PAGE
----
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When a patient enters our facility, they are in good faith believing that the proper standards of care are set in place and being followed, so that their visit will be free of improper or dated procedures and what is expected of a health care professional is being delivered to the patient, and that is what we should expect also. What are standards of care? Standards of care are both formal and informal guidelines that are accepted in the medical community and may be developed by a specialist society or organization and are standards and protocols by which these experts would agree are the “best practices” for the medical community (Torrey, 2020).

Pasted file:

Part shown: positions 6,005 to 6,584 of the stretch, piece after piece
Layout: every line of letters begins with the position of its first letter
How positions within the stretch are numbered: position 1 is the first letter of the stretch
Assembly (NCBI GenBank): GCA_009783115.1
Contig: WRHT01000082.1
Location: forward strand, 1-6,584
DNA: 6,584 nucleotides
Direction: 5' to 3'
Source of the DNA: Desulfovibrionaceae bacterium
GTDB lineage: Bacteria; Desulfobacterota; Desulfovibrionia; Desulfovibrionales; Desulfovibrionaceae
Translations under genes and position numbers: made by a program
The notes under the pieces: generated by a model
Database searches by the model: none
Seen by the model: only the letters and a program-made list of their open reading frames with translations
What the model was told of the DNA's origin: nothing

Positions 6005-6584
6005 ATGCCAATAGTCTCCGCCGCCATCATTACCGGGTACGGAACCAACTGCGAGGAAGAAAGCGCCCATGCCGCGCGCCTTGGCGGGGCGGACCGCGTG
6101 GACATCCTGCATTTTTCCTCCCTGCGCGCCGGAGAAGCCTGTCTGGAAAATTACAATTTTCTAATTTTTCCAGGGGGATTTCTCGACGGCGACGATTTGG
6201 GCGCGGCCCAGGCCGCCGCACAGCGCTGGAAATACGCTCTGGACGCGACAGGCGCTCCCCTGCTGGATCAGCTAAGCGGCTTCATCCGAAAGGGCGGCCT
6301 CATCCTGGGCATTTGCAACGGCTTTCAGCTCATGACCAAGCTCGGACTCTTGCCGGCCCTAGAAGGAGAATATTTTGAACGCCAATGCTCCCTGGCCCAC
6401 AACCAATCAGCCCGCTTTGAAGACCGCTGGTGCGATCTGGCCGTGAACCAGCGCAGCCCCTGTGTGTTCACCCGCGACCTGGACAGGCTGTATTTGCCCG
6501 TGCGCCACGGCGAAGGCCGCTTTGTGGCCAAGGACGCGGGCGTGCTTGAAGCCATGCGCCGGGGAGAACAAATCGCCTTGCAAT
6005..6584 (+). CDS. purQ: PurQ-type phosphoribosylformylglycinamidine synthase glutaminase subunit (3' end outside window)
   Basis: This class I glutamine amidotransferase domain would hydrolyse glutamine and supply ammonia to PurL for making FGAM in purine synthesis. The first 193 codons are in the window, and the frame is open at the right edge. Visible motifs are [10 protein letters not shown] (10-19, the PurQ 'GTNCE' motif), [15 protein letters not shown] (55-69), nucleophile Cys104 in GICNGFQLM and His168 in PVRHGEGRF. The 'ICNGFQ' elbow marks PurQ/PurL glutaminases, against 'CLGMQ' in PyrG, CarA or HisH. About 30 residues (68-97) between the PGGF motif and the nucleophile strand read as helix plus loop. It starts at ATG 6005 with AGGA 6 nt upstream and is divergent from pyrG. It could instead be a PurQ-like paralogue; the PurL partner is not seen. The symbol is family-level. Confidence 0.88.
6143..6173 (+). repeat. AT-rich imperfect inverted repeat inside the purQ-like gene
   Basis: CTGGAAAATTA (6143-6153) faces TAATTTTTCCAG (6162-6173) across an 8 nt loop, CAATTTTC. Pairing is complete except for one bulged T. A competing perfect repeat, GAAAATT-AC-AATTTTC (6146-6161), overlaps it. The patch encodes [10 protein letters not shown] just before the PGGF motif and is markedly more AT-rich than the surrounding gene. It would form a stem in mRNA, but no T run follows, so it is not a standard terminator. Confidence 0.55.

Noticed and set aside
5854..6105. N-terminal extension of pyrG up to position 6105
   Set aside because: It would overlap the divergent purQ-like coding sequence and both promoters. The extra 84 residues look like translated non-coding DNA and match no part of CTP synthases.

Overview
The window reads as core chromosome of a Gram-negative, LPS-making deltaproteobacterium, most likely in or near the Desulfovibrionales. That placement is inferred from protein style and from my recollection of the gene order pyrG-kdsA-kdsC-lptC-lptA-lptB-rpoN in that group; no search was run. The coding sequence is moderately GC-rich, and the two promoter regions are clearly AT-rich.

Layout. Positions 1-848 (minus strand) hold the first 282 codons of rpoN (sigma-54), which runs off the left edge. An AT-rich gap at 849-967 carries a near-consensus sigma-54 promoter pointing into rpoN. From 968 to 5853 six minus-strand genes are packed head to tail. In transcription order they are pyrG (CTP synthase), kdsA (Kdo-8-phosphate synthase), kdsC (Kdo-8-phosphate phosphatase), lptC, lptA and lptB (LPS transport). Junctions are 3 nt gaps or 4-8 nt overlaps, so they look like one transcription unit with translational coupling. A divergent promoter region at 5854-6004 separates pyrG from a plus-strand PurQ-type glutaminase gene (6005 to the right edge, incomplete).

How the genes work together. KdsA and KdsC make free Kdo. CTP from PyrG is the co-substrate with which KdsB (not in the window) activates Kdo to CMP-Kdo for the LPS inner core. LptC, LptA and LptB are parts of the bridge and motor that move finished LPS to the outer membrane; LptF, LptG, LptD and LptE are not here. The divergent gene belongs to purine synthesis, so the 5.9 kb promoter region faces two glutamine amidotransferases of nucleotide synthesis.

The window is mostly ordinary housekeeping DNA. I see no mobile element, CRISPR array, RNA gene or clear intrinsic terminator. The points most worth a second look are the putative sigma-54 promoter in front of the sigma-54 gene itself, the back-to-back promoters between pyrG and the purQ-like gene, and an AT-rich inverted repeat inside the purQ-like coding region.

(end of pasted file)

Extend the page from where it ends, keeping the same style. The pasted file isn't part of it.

If Covid-19 showed us anything it was that standards of care are not equally applied across the board equally at health care facilities. The African American, Hispanic/Latino, and Native Americans were disproportionally hit the hardest with death rates nearly double of White and Asian Americans (COVID-19: Impact on Underserved Communities, 2021). Why is the number so much higher? One of the greatest challenges is access to care in the inner-city/low-income communities. Not only is there an issue with access, but many times there is an issue with proper equipment, and as Covid-19 shown us, many hospitals were not equipped to deal with the surge in patients. There was a lack of PPE and it especially hit low-income communities the hardest.